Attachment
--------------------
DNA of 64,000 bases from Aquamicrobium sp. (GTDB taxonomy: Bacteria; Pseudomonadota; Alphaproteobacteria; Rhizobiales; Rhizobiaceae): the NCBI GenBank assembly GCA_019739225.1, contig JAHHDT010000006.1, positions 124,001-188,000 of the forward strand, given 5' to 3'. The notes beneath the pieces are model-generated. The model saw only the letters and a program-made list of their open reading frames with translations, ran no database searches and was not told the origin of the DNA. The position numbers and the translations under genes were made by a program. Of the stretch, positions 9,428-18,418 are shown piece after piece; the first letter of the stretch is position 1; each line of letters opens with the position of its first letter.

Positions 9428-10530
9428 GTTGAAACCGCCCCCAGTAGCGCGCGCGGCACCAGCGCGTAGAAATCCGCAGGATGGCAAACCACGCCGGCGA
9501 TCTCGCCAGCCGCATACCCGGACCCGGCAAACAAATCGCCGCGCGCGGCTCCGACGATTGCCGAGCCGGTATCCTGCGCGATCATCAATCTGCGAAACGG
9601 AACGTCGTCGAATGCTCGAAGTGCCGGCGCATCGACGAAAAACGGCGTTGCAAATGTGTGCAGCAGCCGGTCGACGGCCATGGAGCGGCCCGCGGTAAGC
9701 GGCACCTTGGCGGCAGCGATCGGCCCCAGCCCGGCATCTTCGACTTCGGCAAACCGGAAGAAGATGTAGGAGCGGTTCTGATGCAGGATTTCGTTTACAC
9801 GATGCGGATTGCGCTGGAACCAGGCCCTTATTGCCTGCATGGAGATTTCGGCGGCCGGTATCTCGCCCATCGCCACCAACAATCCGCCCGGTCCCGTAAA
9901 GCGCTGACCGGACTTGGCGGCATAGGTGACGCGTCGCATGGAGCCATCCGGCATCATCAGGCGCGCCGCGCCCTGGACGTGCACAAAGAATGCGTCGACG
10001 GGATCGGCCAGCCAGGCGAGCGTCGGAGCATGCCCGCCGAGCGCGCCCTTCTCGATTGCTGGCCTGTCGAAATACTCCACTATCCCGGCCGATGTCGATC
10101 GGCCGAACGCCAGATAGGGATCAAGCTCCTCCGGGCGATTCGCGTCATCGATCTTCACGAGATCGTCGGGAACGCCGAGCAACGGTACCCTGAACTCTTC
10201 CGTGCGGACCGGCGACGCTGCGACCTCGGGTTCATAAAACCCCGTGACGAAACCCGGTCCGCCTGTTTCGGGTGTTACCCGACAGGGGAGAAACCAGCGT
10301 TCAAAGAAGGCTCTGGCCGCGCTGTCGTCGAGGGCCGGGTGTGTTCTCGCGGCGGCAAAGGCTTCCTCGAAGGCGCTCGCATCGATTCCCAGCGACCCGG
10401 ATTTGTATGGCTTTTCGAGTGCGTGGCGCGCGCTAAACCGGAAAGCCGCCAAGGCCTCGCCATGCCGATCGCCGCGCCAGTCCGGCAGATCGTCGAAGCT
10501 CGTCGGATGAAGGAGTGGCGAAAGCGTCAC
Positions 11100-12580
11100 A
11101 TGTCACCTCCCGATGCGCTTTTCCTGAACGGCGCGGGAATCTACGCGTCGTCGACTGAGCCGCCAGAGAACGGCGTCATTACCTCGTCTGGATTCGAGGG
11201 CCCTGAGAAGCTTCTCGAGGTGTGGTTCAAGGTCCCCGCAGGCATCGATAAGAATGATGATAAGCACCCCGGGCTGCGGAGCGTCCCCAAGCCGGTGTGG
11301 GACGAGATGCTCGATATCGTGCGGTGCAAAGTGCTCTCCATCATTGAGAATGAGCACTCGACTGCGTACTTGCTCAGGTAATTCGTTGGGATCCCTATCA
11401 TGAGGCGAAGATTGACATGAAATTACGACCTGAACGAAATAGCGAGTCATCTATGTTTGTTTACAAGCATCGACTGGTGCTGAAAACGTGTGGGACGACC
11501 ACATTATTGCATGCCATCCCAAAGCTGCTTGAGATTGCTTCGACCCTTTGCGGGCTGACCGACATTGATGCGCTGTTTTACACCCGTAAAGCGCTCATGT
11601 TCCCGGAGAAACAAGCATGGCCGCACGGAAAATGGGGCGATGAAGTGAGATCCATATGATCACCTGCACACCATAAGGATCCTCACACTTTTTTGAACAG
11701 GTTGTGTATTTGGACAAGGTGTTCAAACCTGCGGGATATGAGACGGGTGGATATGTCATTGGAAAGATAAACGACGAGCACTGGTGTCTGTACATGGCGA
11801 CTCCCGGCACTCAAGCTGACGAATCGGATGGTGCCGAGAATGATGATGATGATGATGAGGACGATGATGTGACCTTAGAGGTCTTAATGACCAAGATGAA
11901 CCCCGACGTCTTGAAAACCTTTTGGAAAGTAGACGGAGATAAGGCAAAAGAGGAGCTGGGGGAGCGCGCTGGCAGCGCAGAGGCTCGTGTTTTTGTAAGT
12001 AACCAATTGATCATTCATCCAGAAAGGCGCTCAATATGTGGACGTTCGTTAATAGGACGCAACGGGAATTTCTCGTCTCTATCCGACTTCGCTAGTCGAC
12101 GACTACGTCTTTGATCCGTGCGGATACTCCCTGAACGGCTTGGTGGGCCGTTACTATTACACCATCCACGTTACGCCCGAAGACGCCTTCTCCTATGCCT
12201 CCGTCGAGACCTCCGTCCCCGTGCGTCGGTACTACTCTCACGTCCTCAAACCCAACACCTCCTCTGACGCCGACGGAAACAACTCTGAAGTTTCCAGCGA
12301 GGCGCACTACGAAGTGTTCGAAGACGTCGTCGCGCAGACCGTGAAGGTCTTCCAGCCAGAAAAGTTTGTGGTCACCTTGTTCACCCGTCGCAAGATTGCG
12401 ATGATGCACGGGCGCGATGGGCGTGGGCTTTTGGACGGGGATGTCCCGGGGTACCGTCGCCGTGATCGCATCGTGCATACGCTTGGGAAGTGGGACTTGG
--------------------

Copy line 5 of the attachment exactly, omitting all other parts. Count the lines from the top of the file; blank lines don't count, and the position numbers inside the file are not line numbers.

9601 AACGTCGTCGAATGCTCGAAGTGCCGGCGCATCGACGAAAAACGGCGTTGCAAATGTGTGCAGCAGCCGGTCGACGGCCATGGAGCGGCCCGCGGTAAGC